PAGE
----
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Praying with Refugees in Belgium: then the storm died down
25 September 2014

Mariam relished the time she spent with her grandson at their home in Antwerp, Belgium, before she was detained pending deportation back to Georgia, (Jesuit Refugee Service)
She spoke about six police men who had come take her from her home, as if she were a dangerous criminal at risk of flight.
Bruges, 1 October 2014 – Detention centres are places where storms frequently erupt, especially in the spirits of anxious, angry and stressed detainees. They feel overwhelmed, as if drowning. Yet in the middle of these dark storms, suddenly something can change. It is difficult to identify exactly what, but something changes their perspective, draws their attention to elements almost lost in the storm. It might be that God is at work.

I witnessed such sudden changes during the conversations I had with Mariam*, a 73-year-old woman from the former Soviet Republic of Georgia, whom I accompanied for five months in the detention centre in Bruges, northwestern Belgium.

One day, when I visited the centre, Mariam caught my attention amidst 30 other women who were sitting in the dayroom. I was struck by her age. Her cane betrayed that she had difficulty walking. I approached her and presented myself as a Jesuit Refugee Service worker. She was happy to tell me her story.

Her first sentences were difficult to understand. She spoke Russian with a strong Georgian accent. The story sounded confusing and was interspersed with plenty of emotion: a lot of tears and also anger, particularly as she described the moment of her arrest.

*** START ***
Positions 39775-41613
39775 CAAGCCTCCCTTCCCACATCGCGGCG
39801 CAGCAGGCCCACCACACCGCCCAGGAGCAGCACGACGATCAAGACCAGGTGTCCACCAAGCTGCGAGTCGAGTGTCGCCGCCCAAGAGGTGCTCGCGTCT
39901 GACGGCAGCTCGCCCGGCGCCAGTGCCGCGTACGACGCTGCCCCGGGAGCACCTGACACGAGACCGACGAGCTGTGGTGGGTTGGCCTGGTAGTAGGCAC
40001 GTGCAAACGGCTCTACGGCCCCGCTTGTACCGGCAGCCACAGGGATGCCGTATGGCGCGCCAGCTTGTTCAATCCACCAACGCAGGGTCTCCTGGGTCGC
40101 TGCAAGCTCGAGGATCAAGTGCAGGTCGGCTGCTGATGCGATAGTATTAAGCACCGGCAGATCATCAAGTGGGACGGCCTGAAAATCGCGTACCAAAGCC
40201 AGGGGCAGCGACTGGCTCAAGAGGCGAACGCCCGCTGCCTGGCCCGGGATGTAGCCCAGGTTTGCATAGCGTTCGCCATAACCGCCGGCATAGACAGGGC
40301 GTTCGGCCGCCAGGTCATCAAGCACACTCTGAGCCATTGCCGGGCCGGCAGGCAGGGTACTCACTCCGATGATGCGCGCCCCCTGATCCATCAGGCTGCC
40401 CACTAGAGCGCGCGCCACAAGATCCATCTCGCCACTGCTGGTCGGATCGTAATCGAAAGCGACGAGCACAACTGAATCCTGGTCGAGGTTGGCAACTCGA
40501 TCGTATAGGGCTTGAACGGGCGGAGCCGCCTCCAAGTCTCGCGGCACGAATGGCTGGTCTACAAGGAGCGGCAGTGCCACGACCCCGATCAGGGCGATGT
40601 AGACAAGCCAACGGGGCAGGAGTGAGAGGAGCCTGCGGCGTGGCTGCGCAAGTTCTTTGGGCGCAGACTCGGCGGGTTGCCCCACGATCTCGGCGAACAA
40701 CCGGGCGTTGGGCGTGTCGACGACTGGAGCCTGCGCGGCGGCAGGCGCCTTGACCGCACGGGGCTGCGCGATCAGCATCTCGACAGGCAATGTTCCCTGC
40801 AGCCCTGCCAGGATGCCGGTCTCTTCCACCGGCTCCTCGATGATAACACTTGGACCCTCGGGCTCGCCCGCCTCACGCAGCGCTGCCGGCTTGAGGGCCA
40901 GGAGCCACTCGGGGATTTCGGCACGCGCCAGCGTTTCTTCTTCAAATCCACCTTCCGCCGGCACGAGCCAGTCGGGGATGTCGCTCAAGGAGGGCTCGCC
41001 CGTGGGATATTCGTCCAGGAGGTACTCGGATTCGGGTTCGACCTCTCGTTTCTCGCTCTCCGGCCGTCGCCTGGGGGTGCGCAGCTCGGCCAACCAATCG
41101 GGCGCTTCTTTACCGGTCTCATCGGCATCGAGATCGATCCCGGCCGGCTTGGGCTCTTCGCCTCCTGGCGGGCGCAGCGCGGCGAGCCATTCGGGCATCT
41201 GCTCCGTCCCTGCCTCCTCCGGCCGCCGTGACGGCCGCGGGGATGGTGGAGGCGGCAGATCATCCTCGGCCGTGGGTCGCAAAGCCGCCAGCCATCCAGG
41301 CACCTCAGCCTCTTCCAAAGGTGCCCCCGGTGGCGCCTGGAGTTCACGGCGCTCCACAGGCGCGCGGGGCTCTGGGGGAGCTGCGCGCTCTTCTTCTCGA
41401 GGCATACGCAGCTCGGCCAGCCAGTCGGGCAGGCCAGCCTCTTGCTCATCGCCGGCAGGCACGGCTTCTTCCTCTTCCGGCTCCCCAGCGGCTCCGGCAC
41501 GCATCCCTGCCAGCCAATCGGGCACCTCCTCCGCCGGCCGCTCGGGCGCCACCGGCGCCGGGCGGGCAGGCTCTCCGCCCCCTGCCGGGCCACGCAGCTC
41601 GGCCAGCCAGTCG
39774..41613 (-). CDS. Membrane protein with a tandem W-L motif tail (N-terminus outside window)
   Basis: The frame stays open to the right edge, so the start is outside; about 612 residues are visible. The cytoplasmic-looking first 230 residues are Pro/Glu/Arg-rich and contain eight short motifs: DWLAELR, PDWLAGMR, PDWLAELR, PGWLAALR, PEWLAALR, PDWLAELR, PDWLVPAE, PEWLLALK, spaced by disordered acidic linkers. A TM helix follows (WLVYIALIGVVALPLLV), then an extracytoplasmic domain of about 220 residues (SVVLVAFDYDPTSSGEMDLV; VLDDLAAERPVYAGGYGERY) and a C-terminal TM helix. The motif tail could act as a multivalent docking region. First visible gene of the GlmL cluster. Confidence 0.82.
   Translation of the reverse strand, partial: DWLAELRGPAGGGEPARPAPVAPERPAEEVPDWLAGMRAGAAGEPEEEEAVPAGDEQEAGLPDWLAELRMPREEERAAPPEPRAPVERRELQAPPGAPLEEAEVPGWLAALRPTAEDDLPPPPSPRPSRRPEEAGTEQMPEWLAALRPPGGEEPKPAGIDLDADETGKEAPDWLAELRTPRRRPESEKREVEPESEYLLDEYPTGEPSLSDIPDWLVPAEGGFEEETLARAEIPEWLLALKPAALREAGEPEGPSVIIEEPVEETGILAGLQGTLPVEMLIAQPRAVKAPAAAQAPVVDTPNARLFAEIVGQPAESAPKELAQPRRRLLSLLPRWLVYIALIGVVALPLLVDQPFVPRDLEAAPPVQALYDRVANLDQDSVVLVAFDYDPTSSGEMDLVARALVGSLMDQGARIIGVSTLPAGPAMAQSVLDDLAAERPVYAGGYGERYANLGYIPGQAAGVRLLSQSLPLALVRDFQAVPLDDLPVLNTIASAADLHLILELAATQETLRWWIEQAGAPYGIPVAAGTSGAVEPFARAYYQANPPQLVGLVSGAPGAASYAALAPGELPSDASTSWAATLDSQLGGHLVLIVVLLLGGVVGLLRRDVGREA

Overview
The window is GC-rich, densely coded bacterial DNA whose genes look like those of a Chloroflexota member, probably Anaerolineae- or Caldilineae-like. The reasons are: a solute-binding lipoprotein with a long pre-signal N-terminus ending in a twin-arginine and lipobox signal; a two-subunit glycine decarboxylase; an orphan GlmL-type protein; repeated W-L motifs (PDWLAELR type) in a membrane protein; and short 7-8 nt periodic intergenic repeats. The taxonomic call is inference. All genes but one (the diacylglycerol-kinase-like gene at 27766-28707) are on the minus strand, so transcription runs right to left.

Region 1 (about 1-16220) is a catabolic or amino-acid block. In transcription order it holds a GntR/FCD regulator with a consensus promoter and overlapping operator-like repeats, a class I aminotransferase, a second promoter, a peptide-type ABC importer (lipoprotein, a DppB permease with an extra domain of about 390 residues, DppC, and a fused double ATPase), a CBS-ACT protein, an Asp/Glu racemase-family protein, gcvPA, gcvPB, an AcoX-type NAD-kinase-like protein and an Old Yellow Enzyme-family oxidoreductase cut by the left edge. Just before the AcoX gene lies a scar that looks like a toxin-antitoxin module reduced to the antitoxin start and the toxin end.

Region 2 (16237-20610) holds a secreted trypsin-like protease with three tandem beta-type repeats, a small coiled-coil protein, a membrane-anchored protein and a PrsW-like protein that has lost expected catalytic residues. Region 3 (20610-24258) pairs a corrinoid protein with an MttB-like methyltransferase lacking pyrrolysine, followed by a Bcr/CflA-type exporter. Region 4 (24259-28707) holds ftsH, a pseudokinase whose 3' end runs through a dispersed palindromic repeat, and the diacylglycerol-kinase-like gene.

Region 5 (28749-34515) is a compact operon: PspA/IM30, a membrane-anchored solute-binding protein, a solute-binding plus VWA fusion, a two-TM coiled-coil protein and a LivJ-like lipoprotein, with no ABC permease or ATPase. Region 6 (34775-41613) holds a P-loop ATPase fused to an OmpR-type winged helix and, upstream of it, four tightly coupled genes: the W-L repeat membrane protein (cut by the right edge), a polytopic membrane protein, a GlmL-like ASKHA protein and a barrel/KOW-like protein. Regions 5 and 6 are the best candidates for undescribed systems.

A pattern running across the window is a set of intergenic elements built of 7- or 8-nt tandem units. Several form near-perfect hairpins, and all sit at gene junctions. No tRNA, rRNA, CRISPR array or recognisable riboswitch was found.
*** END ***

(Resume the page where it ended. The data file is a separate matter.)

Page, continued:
She spoke about six police men who had come take her from her home, as if she were a dangerous criminal at risk of flight. But where would she flee? Her only wish was to stay with her Belgian daughter and grandson.

After our discussion, I did not know this would be the first of many others to follow. As she spoke about the difficult life and that of her daughter. I could read despair and impotence in her eyes.

Her daughter had been married to a Belgian who had committed suicide shortly after the wedding. After years of depression, she had metanother man with whom she had a child, but he left her shortly after the birth. As for Mariam, she came to Belgium after being during the war in South Ossetia, and, of course, because she wanted to support her daughter and grandson.

After having exhausted all the administrative procedures to remain in Belgium, she was now going to be deported back to Georgia. Not a single meeting with Mariam passed without her breaking into tears. When she cried, all the inner pain and suffering become visible on her expressive face.

I usually let her cry as much as she needed. All of a sudden, she would realise how kind centre staff and JRS volunteers, and how professional her lawyers were.

*Name changed to protect identity.

Your Reflections
I was often amazed by the potency of these sudden changes. How was it possible that in the middle of this deep and seemingly endless grief, something stronger than herself helped her to overcome this darkness and bring her back to life. Each time the wind died down, she was completely calm again.

Nathalie Salazar Medina, JRS Belgium